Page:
Debates- Friday, 20th February, 2009

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Friday, 20th February, 2009

The House met at 0900 hours






The Vice-President and Minister of Justice (Mr Kunda, SC.):  Madam Speaker I rise to give the House some idea of the business it will consider next week.

Madam, on Tuesday, 24th February, 2009, the Business of the House will commence with Questions, if there will be any. This will be followed by the presentation of Government Bills, if there will be any. Thereafter, the House will resolve into Committee of Supply and continue with consideration of individual Heads of expenditure in the Budget and, will consider the following Heads:

 Head 07  - Office of the Auditor-General;

 Head 11  - Zambia Police – Ministry of Home Affairs;

 Head 15  - Ministry of Home Affairs; and

 Head 12  - Commission for Investigations – Office of the President.

On Wednesday, 25th February, 2009, the Business of the House will begin with Questions, if there will be any. This will be followed by the presentation of Government Bills, if there will be any. After that, the House will consider Private Members’ Motions, if there will be any. The House will then resolve into Committee of Supply to continue with the consideration of individual Heads of expenditure in the Budget and the following Heads will be considered:

 Head 13  - Ministry of Energy and Water Development;

 Head 14  - Ministry of Mines and Minerals Development;

 Head 17  - Ministry of Foreign Affairs; and

 Head 18  - Judiciary.

On Thursday, 26th February, 2009, the Business of the House will begin with Questions, if there will be any. This will be followed by the presentation of Government Bills, if there will be any. Thereafter, the House will resolve into Committee of Supply on the 2009 Estimates of Revenue and Expenditure and the following Heads will be considered:

Head 20 - Loans and Investment – Ministry of Local Government and 

 Head 29  - Ministry of Local Government and Housing;

Head 21 - Loans and Investment – Ministry of Finance and National 
  Planning; and

Head 26 - Ministry of Information and Broadcasting Services.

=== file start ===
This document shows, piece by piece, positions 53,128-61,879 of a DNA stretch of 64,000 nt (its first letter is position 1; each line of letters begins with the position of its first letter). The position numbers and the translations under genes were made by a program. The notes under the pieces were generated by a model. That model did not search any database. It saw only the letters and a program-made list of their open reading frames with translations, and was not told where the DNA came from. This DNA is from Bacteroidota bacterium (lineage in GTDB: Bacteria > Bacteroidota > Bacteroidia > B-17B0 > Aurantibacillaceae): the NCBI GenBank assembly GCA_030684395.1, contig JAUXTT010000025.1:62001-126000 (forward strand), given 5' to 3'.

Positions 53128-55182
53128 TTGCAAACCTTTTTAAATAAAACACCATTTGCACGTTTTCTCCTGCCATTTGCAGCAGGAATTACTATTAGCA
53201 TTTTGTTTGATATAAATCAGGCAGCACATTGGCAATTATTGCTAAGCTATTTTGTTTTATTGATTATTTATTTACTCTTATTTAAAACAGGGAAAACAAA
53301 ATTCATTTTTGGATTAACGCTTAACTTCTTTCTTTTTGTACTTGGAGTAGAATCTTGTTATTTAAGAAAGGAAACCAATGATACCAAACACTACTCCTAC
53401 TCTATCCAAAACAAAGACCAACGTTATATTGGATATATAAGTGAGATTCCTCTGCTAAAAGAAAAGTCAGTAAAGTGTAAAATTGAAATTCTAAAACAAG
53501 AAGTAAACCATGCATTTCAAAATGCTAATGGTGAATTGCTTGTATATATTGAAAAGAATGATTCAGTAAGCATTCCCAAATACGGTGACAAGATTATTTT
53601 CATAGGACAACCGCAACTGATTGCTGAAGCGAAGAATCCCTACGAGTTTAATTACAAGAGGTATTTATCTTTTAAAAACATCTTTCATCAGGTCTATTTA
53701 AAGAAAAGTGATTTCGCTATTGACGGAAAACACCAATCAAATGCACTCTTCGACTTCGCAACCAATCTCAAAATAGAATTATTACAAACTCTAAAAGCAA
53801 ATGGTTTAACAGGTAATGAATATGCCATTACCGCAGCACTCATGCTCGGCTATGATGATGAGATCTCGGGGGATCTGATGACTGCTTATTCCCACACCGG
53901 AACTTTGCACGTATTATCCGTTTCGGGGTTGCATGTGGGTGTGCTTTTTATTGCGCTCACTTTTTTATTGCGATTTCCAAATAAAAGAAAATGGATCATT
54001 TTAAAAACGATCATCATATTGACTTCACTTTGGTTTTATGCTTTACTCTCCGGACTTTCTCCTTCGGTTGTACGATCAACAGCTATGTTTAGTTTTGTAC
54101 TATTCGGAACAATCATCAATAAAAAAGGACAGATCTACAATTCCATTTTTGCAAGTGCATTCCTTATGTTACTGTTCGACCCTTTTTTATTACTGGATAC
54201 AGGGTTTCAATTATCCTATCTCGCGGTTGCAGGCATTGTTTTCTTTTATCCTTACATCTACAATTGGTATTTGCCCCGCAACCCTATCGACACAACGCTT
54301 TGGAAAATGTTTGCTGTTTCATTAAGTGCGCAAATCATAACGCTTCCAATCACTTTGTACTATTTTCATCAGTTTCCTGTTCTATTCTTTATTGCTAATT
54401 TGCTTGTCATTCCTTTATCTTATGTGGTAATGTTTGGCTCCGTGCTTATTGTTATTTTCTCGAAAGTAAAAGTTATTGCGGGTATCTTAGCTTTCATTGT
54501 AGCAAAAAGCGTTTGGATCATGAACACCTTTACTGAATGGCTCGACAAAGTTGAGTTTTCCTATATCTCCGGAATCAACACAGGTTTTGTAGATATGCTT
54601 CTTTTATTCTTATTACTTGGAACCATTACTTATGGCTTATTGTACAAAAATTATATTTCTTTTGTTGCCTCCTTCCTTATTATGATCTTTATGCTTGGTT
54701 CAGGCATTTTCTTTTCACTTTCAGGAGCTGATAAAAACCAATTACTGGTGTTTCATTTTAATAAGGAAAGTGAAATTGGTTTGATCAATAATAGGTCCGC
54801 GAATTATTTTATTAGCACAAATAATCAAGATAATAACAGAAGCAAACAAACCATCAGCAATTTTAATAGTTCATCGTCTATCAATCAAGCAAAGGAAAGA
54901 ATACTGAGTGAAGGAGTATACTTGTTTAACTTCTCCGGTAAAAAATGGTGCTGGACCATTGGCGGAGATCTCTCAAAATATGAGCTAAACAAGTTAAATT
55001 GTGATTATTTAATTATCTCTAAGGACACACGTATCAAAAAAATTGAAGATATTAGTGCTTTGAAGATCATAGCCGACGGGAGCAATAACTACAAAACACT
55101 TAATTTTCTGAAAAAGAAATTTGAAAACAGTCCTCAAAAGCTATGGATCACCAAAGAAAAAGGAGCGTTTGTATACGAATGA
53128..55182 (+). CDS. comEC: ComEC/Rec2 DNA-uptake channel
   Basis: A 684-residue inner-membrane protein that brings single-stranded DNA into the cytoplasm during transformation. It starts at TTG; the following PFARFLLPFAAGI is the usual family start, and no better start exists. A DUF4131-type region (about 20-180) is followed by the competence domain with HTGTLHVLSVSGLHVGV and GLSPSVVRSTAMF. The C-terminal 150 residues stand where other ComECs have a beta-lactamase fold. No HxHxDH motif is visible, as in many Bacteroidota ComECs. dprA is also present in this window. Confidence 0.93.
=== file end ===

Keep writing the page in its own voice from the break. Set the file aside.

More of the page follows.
On Friday, 27th February, 2009, the Business of the House will begin with His Honour the Vice-President’s Question Time. Then, the House will consider Questions, if there will be any. This will be followed by the presentation of Government Bills, if there will be any. Thereafter, the House will resolve into Committee of Supply on the 2009 Estimates of Revenue and Expenditure to consider the following Heads:

 Head 27  - Public Service Management Division;

Head 31  - Ministry of Justice; and

Head 33  - Ministry of Commerce, Trade and Industry.

The House will also deal with any other issue that may be outstanding.

Madam Speaker, I thank you.




The Minister of Foreign Affairs (Mr Pande):  Madam Speaker, I wish to take this opportunity to inform the House about the outcomes on the meetings that His Excellency the President of the Republic of Zambia, Mr Rupiah Bwezani Banda, attended in the last three weeks, to which I accompanied him, namely; the Extra-Ordinary Southern African Development Community (SADC) Summit on Zimbabwe held in Pretoria, South Africa, from 26th  to 27th January, 2009; the Extra-Ordinary Summit of the Great Lakes Region held in Ethiopia on 31st January, 2009, and the 12th Ordinary African Union (AU) Summit held in Addis Ababa from 1st  to 3rd February, 2009.

The SADC Extra-Ordinary Summit

Madam Speaker, with regard to the SADC Extra-Ordinary Summit, the following was decided:

(a) the parties shall endeavour to cause Parliament to have passed the Constitutional Amendment No. 19 by 5th February, 2009;

(b) to swear in the Prime Minister and Deputy Prime Ministers on the 11th February, 2009;

(c) to form the inclusive Government on 13th February, 2009;

(d) a Joint  Monitoring Implementation Committee to be activated immediately. Each of the stakeholders to submit four names of the prospective members to this committee, to the facilitator, and among themselves, by 29th January, 2009. The first meeting of this committee shall be convened by the facilitator in order to elect the chairpersons;

(d) The MDC – Tsvangirai shall submit, immediately, a draft Bill on the National Security Council for consideration by all parties;

(e) the allocation of ministerial portfolios shall be reviewed six months after the formation of the inclusive Government.

(f) appointments of the Reserve Bank Governor, Attorney-General and other related appointments will be dealt with by the inclusive Government after its formation;

(g) negotiations of all parties shall meet immediately and agree on the National Security Bill and the formula for the distribution of the Provincial Governors;